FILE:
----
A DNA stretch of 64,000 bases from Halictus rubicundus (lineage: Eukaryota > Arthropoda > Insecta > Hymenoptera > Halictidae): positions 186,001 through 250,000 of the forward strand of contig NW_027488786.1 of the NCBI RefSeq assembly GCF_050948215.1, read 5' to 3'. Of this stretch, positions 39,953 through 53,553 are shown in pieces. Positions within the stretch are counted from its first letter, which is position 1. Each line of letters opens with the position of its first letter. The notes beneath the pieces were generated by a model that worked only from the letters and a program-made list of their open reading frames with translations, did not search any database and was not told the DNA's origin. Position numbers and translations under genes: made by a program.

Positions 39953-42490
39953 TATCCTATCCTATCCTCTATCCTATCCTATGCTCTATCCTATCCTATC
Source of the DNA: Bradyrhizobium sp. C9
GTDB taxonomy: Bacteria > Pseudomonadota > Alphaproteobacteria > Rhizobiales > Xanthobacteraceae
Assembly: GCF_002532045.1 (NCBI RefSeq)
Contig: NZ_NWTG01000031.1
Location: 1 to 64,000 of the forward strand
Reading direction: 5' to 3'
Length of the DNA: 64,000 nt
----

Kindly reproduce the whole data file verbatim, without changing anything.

A DNA stretch of 64,000 bases from Halictus rubicundus (lineage: Eukaryota > Arthropoda > Insecta > Hymenoptera > Halictidae): positions 186,001 through 250,000 of the forward strand of contig NW_027488786.1 of the NCBI RefSeq assembly GCF_050948215.1, read 5' to 3'. Of this stretch, positions 39,953 through 53,553 are shown in pieces. Positions within the stretch are counted from its first letter, which is position 1. Each line of letters opens with the position of its first letter. The notes beneath the pieces were generated by a model that worked only from the letters and a program-made list of their open reading frames with translations, did not search any database and was not told the DNA's origin. Position numbers and translations under genes: made by a program.

Positions 39953-42490
39953 TATCCTATCCTATCCTCTATCCTATCCTATGCTCTATCCTATCCTATC
Source of the DNA: Bradyrhizobium sp. C9
GTDB taxonomy: Bacteria > Pseudomonadota > Alphaproteobacteria > Rhizobiales > Xanthobacteraceae
Assembly: GCF_002532045.1 (NCBI RefSeq)
Contig: NZ_NWTG01000031.1
Location: 1 to 64,000 of the forward strand
Reading direction: 5' to 3'
Length of the DNA: 64,000 nt